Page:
“Those albums [“Put Yourself Back Together” and “Maybe This Place Is The Same And We’re Just Changing”] were kind of like heartbreak and very cliche emotions; kind of what you hear in a lot of other songs. But they were very real and they were very honest,” said Fasel. “When we wrote those albums at 20 to 23 years old, I didn’t expect a lot of things to be like how they are today and I’m almost 30 now, which is weird to say.”
The band’s 2016 release, “The Home Inside My Head” continued this thematic storyline, implying that the narrator was beginning to find peace within themselves. Now, with their latest album, Real Friends is taking those sincere emotions to the next level by addressing more relevant topics in “Composure.” The record’s title tells listeners that the narrator is finally discovering a sense of identity and composure whereas just five years ago, the speaker was seemingly “in pieces.”
“This album is fantastic. It has lots of diversity and shows a lot of growth, musically and lyrically, and you can really hear the influence producer Jeremy Mckinnon, the vocalist of A Day to Remember, had on the record,” said Thomas Bulvan, 20, a long time Real Friends fan.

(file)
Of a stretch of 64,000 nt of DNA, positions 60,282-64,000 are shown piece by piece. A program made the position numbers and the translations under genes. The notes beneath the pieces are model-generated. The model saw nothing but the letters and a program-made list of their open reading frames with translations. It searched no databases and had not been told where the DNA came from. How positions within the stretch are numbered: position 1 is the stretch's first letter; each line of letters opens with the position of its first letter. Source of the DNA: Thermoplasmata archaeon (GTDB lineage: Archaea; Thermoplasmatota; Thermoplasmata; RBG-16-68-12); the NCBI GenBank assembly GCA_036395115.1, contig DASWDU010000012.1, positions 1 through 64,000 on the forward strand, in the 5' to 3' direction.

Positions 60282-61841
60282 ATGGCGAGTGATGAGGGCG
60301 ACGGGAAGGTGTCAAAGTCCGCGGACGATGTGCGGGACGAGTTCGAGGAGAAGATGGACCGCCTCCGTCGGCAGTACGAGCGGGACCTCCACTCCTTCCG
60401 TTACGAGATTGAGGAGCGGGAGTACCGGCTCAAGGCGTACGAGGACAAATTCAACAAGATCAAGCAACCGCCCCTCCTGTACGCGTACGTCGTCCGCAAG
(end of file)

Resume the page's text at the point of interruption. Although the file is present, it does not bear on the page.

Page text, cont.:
The band’s third album is not only a step forward for the band in terms of songwriting. Opposed to sending out a more traditional press release, Real Friends also experimented with new marketing strategies by first announcing “Composure” at exclusive listening parties that were originally advertised to fans as small acoustic shows.
When fans arrived at one of the three listening parties on June 15, Real Friends did not play an acoustic set as they had promised; instead, the played a recording of their new album in its entirety and mingled with fans. Bulvan, 20, was one of the lucky fans who was able to attend two of the three exclusive listening parties on June 15.
“Real Friends had their fans RSVP for the shows and they emailed them back whether or not they could go,” said Bulvan, who attended the listening shows at Sip of Hope Coffee Bar in Logan Square and at evolution Music in Downers Grove. “It was a very intimate experience. You had the opportunity to chill and chat with the band, as well as a photo booth. I got to chat with Eric Haines [rhythm guitar] about wrestling for a bit and got to hardcore dance with Brian Blake [drums]. A picture of that even made it on their ‘zine’ recap of the event.”
Real Friends is currently promoting “Composure” on the Vans Warped Tour circuit and will be in the Chicagoland area on July 21 when the festival has its final run at Hollywood Casino Amphitheater in the band’s hometown of Tinley Park, Illinois.
“We’re trying to figure out one other tour for this year, but we don’t really have any details; just trying to figure out what our options are. But hopefully we’ll do one more tour before the year is over,” said Fasel.